Jurassic Park: The Devils in the Desert #3 (2011)
By: Tristan Jones on April 5, 2011  |  Comments ()  |  Share 
Cover Art
Credits
Writer: John Byrne
Art: John Byrne
Publisher: IDW
Up until now, Jurassic Park: The Devils in the Desert has only been very loosely tied to the core Jurassic Park story presented in the three movies: genetically deviant Pteranodons have flown across from the islands of the movies and come to roost in the mountainous regions of Southern California's deserts. This leads to trouble for the locals (come on, did you really expect - or want - anything else?), but now, as the series draws to a close, the ethically dubious company behind the creation of Jurassic Park's main attractions enters the picture, making a book that until now seemed only tangentially related to its source material come full circle.

I know I've said it before in other reviews, but there's a stigma attached to licensed comics that is arguably justified. Some companies tend to use licenses as a quick and easy option, putting out any old garbage that takes the basic premise of whatever property it's based on and giving just enough to rope in fans and cash in on a name without really taking a look at the product going out there, but thankfully some companies like Dark Horse, Boom! Studios and IDW Publishing (there are more) have started to really up the game when it comes to licensed comics, and Jurassic Park: The Devils in the Desert is a great example of this.

Continuing his surprising and very solid run on the book (surprising only because John Byrne was the last name I expected to see on Jurassic Park), Byrne's penultimate issue is probably the most eyebrow raising of the lot. No, it doesn't do anything controversial - nobody gets killed (actually, they do, but you see it coming), raped or anything like that - but what's interesting is that for a four issue mini-series, this issue feels very conclusive. There's another issue to follow, but given how this issue plays out, it's really left me scratching my head as to how this book is going to end. Our team of heroes has managed to contain the core Pteranodon problem (with the uninvited help of the InGen corporation), and all that remains is to round up the stragglers still roaming SoCal, but with the majority of this issue being focused on the chasing down of the errant pterosaurs, I can't imagine Byrne retreading the same territory to close the story off. Anyway, we'll look at that when the final issue hits, let's see what we've got here.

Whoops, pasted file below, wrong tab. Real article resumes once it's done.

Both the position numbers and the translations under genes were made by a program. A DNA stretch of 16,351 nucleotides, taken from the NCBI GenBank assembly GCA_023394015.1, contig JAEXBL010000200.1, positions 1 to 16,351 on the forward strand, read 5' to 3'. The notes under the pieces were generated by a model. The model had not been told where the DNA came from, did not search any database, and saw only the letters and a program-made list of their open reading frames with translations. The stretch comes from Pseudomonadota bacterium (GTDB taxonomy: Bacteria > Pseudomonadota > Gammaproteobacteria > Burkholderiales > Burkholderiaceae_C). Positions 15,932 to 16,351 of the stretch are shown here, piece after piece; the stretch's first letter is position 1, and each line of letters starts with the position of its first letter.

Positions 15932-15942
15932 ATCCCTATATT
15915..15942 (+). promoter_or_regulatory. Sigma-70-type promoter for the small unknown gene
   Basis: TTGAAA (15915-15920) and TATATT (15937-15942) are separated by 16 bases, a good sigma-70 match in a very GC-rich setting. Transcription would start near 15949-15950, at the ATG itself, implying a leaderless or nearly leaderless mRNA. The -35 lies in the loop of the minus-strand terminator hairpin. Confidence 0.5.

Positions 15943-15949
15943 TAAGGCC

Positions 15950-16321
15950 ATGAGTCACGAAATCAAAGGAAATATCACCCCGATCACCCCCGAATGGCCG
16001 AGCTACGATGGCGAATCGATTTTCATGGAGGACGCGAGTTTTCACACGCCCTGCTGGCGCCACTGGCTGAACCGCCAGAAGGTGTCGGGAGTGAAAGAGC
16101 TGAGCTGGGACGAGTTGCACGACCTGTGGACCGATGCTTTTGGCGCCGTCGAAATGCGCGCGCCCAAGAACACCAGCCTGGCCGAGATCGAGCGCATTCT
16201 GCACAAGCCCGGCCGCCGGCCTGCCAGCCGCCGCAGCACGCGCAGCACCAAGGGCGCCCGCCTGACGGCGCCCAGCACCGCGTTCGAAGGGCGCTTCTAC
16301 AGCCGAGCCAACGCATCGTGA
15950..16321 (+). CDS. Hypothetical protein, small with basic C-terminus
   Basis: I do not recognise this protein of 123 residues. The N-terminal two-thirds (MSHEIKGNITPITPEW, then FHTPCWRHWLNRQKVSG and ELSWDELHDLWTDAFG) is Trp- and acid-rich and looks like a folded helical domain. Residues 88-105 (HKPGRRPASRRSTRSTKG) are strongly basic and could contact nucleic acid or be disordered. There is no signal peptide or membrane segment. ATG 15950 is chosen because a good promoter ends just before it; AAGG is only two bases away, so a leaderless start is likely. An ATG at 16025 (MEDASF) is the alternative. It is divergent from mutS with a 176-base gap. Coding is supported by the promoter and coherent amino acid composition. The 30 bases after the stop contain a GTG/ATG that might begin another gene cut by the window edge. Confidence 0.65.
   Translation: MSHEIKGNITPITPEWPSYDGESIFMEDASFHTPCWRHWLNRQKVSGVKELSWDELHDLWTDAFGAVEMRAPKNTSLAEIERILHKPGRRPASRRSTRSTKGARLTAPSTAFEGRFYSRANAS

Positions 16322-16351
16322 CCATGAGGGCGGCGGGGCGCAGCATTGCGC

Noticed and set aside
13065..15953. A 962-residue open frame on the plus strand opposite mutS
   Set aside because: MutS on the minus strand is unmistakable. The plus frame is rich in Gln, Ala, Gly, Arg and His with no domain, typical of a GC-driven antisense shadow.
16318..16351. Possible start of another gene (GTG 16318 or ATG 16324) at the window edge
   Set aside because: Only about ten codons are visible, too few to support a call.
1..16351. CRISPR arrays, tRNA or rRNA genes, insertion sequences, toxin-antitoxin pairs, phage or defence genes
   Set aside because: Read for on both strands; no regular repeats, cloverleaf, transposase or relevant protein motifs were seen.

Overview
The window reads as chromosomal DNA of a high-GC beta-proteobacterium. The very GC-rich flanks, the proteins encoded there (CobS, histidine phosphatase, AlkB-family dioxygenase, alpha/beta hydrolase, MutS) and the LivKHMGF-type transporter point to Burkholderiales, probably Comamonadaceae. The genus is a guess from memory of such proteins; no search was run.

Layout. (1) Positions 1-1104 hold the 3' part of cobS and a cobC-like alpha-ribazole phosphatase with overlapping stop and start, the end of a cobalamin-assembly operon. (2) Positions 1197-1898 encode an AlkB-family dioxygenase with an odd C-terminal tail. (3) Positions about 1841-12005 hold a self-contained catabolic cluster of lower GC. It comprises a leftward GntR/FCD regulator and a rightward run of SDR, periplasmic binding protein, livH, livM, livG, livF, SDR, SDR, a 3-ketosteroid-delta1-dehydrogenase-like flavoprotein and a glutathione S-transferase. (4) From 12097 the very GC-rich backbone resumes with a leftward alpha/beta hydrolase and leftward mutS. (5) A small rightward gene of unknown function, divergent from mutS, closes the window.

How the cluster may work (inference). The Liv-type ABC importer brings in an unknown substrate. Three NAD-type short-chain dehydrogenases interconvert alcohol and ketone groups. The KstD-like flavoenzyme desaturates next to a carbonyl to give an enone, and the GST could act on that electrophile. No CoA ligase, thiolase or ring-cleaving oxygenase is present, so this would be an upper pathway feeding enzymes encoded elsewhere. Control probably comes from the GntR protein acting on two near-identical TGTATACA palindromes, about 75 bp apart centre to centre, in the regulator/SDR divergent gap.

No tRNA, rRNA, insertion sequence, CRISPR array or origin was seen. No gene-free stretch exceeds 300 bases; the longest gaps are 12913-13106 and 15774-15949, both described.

As I said, the majority of this issue focuses on the tracking down and capturing of the rogue Pteranodons, and InGen going into damage control over the whole debacle. We also get the rather predictable involvement of a handful of "good ol' boys" looking to bag themselves a pterosaur, but seeing stock characters like these cop it is usually worth their irritating appearance. There's a twisted sense of gratification in seeing one of their numbers having their head taken off and another having his face mauled. All you gore-hounds out there might be a little disappointed though, this isn't Dinosaurs Attack!, and much like the Jurassic Park films most of the hard violence and gore is off-panel. It doesn't make things any less effective, and it probably wouldn't feel like Jurassic Park if we actually saw what was happening or what people were looking at.

Byrne's art and presentation of events still holds up as strong as it did in the previous two issues and the scripted dialogue does have that slightly elevated sense of reality to it that the films had as well. None of it can really be faulted, as even characters or moments that might seem clichéd fit right in with the Jurassic Park universe and are pretty much expected of a book like this. In fact, the only real problem I had with this issue was a minor one during one of the death scenes, and all that was was a simple panel choice (you get what's going on, the image itself just felt a little awkward).

I realise this is probably the shortest review of the lot, but there's not all that much to the issue; we get a really solid chase involving four wheel drives and mutant Pteranodons across the Southern Californian desert, we get a brief glimpse inside InGen HQ and we're left a cheeky tease of what's to come in the final issue and still, looking at the structure of this issue, the last line of dialogue and the preview for the conclusion - I have little clue what that last issue's going to entail outside of polar bears and an aeroplane.

On it's own, it's not much (outside of the great art) but definitely worth reading with the other issues and so far Byrne's take on the property has been the most interesting to date. Three and a half stars on it's own, but this is still gunning as a top tier read collectively.
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